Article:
Last January, the British Gay Times, after the attacks in Paris and the videos showing ISIS throwing gays from the roofs of buildings in Raqqa, the magazine asked its readers: “Is Islam a threat to the gay community?”. The response of the majority of readers was: “No”.
Post-Orlando, Facebook is now enforcing the injunction and turned down a page of the magazine Gaystream, after it published an article critical of Islam in the wake of the massacre in Florida. Gaystream editor, David Berger, had heavily criticized the director of the Gay Museum in Cologne, Birgit Bosold, who told the media that she feared white conservative men more than Islamic radicals and migrants.
“Whoever had thought the culmination of masochism and Islam-appeasement by left-green professional homosexuals was already achieved, will now be shown as mistaken: it becomes even more masochistic and perverse,” Mr. Berger wrote.
Gaystream and Berger accused the German Minister of Justice Heiko Maas of being behind the Facebook censorship. Facebook is not the first social media that has used censorship when posting about Orlando and Islam.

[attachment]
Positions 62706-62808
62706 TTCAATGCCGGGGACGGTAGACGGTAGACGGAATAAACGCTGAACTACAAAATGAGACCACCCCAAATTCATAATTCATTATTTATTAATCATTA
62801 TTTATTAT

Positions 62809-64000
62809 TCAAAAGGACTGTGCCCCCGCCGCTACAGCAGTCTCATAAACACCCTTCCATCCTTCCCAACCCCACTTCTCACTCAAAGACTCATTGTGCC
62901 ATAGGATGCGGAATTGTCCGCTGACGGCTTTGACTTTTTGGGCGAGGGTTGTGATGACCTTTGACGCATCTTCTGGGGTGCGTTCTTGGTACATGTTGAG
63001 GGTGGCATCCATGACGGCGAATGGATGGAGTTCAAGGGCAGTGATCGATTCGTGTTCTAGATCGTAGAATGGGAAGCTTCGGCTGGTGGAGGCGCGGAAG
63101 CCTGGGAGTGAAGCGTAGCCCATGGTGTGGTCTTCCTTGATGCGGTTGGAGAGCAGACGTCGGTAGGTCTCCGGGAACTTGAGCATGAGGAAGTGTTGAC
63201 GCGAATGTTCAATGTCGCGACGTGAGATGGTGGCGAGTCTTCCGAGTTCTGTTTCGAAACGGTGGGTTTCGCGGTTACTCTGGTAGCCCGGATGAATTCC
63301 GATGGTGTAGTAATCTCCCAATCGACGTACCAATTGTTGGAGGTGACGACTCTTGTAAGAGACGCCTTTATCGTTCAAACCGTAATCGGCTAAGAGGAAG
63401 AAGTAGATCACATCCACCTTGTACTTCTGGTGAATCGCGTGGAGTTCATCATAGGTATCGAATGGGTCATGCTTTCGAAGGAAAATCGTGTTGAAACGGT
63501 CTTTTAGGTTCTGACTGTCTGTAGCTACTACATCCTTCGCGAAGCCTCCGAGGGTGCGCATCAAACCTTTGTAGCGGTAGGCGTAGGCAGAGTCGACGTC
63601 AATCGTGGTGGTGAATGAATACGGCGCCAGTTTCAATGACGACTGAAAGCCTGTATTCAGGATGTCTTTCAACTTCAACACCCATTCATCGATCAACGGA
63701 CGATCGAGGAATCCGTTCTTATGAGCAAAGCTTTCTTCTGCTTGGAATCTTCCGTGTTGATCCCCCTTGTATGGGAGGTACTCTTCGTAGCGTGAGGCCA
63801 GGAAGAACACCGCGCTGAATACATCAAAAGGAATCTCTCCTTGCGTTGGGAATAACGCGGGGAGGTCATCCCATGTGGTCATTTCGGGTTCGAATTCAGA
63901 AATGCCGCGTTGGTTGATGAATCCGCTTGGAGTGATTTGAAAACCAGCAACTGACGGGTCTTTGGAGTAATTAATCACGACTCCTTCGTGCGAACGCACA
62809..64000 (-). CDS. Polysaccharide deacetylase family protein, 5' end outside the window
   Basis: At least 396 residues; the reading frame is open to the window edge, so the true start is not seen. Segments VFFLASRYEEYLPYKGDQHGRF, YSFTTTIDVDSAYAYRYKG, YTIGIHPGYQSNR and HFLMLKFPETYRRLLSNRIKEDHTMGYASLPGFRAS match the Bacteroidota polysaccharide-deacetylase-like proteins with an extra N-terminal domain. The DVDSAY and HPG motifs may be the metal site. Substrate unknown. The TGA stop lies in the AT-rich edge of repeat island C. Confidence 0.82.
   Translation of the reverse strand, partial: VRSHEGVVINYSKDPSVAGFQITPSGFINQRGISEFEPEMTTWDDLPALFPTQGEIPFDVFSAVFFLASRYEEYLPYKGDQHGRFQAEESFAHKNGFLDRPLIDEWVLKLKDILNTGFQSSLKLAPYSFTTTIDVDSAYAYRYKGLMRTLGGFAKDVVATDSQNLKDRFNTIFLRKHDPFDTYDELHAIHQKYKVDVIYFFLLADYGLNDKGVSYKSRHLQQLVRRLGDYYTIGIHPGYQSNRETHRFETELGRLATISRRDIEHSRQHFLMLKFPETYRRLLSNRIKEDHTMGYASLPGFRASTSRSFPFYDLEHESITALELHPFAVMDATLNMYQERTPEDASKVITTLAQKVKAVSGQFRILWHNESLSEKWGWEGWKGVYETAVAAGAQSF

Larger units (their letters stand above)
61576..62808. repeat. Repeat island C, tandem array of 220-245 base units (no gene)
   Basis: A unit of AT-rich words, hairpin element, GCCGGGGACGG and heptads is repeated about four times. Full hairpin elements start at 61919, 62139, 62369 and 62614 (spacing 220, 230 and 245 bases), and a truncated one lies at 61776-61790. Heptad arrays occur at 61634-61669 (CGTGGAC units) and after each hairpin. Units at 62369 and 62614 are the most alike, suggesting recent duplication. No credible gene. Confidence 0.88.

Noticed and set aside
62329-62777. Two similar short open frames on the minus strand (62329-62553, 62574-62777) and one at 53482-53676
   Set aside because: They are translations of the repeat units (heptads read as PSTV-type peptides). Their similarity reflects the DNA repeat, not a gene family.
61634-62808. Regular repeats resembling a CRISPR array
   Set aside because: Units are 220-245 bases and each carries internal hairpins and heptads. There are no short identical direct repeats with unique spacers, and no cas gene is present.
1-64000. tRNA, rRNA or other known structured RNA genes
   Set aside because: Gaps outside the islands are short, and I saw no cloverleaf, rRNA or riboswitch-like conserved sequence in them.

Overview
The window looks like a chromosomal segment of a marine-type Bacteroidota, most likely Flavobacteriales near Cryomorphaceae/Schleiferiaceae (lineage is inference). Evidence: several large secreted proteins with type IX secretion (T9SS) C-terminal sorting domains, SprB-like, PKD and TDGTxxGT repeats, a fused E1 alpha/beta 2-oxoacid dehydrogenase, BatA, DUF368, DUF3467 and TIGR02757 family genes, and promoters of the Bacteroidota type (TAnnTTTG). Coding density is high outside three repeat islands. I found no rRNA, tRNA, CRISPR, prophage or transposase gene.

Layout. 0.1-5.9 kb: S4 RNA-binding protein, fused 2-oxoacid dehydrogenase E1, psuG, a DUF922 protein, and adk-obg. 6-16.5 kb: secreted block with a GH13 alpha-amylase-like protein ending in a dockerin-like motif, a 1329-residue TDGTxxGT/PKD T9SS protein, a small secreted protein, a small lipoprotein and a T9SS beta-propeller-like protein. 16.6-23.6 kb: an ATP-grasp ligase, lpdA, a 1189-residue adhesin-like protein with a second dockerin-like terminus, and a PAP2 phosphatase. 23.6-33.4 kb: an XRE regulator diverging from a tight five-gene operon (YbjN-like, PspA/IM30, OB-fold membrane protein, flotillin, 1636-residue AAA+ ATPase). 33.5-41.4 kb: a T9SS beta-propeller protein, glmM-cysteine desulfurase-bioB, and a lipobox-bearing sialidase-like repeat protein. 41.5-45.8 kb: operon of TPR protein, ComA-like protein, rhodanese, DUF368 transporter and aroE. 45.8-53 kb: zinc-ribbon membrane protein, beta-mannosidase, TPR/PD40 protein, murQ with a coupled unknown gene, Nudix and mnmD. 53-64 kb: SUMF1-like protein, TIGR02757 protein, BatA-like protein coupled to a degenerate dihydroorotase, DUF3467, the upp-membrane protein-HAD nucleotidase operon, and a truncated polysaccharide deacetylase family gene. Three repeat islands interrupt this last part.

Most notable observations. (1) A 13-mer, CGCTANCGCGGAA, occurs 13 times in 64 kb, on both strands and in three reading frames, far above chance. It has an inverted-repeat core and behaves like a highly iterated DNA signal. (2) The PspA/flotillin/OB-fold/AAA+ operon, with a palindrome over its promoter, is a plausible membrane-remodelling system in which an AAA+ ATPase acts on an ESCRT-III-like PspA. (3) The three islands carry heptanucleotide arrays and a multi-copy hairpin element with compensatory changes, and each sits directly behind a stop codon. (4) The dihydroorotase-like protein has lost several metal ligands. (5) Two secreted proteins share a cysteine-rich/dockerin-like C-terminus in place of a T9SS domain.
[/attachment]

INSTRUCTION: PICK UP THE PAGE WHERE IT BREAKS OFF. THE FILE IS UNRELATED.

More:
Twitter suspended the account of the gay conservative Milo Yiannopoulos, whose “guilt” was decided by these few words: “As a gay person , the scariest words you will ever hear are ‘Allahu akbar.’”
Reddit has deleted thousands of comments on the massacre at Pulse and Twitter suspended the account of the gay conservative Milo Yiannopoulos, whose “guilt” was decided by these few words: “As a gay person , the scariest words you will ever hear are ‘Allahu akbar’”.
Another gay journalist, Jim Hoft, the creator of the popular blog Gateway Pundit, came out after Orlando, inviting LGBT people to denounce Islamic homophobia: “I can no longer remain silent while my homosexual brothers and sisters are being slaughtered in the discos”. Youtube suspended his account.
Already at the time of the Muhammad cartoons of Charlie Hebdo, Facebook had shown diligent censorship. When the French weekly Le Point released some caricatures, within an hour the article and the images disappeared from Facebook.
In September, Angela Merkel met the head of Facebook Mark Zuckerberg at a UN summit on the environment in New York. Not aware that the microphones were picking her up, Merkel asked what could be done to restrict people who were writing things on Facebook which were critical of her migration policy. “Are you working on this?” she asked him. “Yeah”, Zuckerberg replied. Oh, is he working on this!
If gays divert from Elton John’s idiotic cliches, Silicon Valley censors them.